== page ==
Ad blocker interference detected!
Wikia is a free-to-use site that makes money from advertising. We have a modified experience for viewers using ad blockers
Wikia is not accessible if you’ve made further modifications. Remove the custom ad blocker rule(s) and the page will load as expected.
Individual differences |
Methods | Statistics | Clinical | Educational | Industrial | Professional items | World psychology |
Philosophy Index: Aesthetics · Epistemology · Ethics · Logic · Metaphysics · Consciousness · Philosophy of Language · Philosophy of Mind · Philosophy of Science · Social and Political philosophy · Philosophies · Philosophers · List of lists
Reductionism in philosophy describes a number of related, contentious theories that hold, very roughly, that the nature of complex things can always be reduced to (explained by) simpler or more fundamental things. This is said of objects, phenomena, explanations, theories, and meanings.
Roughly, this means that chemistry is based on physics, biology is based on chemistry, psychology and sociology are based on biology. The first two of these reductions are commonly accepted but the last step is controversial and therefore the frontier of reductionism: evolutionary psychology and sociobiology versus those who claim that such special sciences are inherently irreducible. Reductionists believe that the behavioral sciences should become a "genuine" scientific discipline by being based exclusively on genetic biology.
A very typical reductionistic book is The Selfish Gene by Richard Dawkins. It argues that because genes are the fundamental elements of life, all life and all natural behavior can best be understood by studying genetic mechanisms. This way all life is best regarded as temporary accommodation and a reproduction device for the genes.
In his book The Blind Watchmaker, Dawkins introduced the term "hierarchic reductionism". This means that reductionism can only work when it is used one level at a time. For example: when you throw Stephen Jay Gould out of a window, his fall can be explained by classical mechanics. But you should not try to understand his work from such elementary principles.
There are several generally accepted types or forms of reduction in both science and philosophy:
- Ontological reductionism is the idea that everything that exists is made from a small number of basic substances that behave in regular ways (compare to monism).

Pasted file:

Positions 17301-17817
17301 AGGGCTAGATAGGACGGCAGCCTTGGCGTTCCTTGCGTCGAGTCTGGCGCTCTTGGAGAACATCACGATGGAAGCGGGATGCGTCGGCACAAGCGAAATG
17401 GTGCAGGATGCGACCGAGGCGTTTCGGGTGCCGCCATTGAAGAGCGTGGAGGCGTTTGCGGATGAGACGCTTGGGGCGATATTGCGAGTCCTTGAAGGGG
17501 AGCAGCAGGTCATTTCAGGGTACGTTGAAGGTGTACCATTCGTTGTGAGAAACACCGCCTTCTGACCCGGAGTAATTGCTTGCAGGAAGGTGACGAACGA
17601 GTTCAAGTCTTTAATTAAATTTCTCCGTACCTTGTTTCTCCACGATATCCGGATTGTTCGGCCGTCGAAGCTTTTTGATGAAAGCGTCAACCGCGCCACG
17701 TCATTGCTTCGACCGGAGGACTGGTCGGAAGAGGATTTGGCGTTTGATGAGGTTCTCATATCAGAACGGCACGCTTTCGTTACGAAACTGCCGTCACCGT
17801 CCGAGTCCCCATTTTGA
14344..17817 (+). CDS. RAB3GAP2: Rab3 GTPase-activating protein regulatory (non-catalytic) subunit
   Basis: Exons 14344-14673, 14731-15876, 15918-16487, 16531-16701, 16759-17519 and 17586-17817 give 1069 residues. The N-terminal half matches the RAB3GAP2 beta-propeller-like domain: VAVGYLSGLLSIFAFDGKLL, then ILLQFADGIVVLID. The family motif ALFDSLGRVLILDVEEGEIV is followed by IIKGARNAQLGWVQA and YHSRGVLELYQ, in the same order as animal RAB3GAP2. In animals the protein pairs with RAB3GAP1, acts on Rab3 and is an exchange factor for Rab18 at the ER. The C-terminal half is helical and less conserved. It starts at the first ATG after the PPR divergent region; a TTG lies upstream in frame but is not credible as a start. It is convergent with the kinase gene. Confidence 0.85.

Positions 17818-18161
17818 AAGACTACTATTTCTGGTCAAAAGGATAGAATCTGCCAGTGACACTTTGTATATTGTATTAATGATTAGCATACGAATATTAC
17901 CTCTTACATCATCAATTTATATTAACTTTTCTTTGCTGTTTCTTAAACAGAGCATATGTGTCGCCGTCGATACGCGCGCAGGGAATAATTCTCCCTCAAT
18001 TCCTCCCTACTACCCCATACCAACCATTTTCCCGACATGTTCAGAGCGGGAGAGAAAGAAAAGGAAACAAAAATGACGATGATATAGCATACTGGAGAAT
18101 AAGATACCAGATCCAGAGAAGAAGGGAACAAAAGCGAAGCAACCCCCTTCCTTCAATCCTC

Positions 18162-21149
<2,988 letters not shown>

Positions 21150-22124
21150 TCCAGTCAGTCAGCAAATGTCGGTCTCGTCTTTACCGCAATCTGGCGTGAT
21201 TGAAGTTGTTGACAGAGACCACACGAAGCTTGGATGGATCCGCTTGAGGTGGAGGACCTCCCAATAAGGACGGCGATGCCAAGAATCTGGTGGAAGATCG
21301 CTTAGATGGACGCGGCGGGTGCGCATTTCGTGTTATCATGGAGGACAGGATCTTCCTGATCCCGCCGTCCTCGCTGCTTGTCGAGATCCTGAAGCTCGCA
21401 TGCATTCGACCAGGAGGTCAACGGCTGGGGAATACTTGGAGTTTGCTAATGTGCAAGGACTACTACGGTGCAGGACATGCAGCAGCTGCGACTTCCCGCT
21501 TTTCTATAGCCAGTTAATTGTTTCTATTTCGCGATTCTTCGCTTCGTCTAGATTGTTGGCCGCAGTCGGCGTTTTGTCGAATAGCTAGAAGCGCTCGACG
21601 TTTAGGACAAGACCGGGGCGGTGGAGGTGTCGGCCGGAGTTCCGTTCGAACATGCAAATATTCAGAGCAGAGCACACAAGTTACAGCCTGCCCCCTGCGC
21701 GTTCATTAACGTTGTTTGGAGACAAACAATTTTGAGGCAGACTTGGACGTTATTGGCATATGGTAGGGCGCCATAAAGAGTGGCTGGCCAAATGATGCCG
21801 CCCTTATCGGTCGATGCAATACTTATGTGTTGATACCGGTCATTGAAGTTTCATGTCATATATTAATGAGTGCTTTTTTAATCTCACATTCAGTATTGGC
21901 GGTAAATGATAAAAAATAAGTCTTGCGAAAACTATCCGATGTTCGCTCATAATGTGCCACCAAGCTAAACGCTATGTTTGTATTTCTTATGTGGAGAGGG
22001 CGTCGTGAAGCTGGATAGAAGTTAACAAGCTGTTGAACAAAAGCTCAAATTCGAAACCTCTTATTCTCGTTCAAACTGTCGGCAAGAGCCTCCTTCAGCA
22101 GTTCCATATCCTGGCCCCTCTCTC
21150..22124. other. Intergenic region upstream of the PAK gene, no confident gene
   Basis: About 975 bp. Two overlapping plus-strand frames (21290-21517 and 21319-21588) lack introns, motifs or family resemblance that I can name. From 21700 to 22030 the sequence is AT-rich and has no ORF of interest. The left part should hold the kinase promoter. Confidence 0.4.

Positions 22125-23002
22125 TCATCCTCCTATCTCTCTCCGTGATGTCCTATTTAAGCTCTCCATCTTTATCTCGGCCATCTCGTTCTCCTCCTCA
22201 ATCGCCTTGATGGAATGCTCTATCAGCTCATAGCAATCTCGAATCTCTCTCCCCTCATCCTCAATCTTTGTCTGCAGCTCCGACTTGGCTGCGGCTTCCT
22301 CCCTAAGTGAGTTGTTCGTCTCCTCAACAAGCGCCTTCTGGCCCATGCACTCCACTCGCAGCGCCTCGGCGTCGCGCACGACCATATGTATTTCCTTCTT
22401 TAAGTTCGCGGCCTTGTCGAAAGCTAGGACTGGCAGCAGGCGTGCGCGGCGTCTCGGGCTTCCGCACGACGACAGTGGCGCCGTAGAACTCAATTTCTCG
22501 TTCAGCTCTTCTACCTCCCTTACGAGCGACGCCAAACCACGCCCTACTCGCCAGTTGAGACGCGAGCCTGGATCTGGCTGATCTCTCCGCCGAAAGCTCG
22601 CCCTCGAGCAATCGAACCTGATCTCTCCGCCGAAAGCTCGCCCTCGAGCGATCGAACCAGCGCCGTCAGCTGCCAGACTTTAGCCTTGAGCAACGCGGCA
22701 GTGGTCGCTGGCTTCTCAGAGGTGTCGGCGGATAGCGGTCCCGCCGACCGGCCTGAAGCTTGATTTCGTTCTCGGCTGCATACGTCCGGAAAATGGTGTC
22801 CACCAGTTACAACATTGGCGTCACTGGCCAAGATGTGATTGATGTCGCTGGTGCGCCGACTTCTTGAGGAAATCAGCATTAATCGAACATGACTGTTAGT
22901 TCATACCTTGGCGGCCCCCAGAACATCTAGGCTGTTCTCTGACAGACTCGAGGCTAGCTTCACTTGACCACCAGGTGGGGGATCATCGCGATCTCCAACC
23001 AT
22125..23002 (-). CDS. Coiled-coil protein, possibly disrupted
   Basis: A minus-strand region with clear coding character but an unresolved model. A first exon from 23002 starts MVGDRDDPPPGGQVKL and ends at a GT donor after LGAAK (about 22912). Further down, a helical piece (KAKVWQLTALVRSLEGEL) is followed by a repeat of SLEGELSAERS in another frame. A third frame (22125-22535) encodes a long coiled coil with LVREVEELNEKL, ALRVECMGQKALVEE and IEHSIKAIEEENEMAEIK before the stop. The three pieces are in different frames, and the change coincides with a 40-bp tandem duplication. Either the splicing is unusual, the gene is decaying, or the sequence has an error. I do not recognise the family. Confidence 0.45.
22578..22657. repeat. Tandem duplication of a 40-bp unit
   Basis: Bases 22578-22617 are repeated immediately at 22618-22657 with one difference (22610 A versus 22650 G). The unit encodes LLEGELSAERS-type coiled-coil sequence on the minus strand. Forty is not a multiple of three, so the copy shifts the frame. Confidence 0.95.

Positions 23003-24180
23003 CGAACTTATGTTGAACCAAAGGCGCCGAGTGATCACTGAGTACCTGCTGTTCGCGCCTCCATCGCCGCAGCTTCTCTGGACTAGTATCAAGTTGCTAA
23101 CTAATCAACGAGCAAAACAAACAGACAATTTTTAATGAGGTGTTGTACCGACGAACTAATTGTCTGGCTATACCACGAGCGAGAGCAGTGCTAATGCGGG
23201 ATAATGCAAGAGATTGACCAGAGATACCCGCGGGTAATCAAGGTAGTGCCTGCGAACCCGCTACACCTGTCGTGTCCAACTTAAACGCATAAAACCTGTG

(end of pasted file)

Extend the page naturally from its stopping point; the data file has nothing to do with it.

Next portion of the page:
- Methodological reductionism is the idea that explanations of things, such as scientific explanations, ought to be continually reduced to the very simplest entities possible (but no simpler). Occam's Razor forms the basis of this type of reductionism.
- Theoretical reductionism is the idea that older theories or explanations are not generally replaced outright by new ones, but that new theories are refinements or reductions of the old theory into more efficacious forms with greater detail and explanatory power. The older theories are supposedly absorbed into the newer ones and they can be deductively derived from the latter.
- Scientific reductionism has been used to describe all of the above ideas as they relate to science, but is most often used to describe the idea that all phenomena can be reduced to scientific explanations.
- Linguistic reductionism is the idea that everything can be described in a language with a limited number of core concepts, and combinations of those concepts. (See Basic English and the constructed language Toki Pona).
- The term "greedy reductionism" was coined by Daniel Dennett to condemn those forms of reductionism that try to explain too much with too little.
The denial of reductionist ideas is holism; the idea that things can have properties as a whole that are not explainable from the sum of their parts. Phenomena such as emergence and work within the field of complex systems theory are considered to bring forth possible objections to reductionism.
- Dawkins, R. (1976) The Selfish Gene. Oxford University Press; 2nd edition, December 1989 ISBN 0192177737.
- Nagel, E. (1961) The Structure of Science. New York.
- Ruse, M.(1988) Philosophy of Biology. Albany, NY.
- Dennett, Daniel. (1995) Darwin's Dangerous Idea. Simon & Schuster. ISBN 068482471X.
<span class="FA" id="de" style="display:none;" />
|This page uses Creative Commons Licensed content from Wikipedia (view authors).|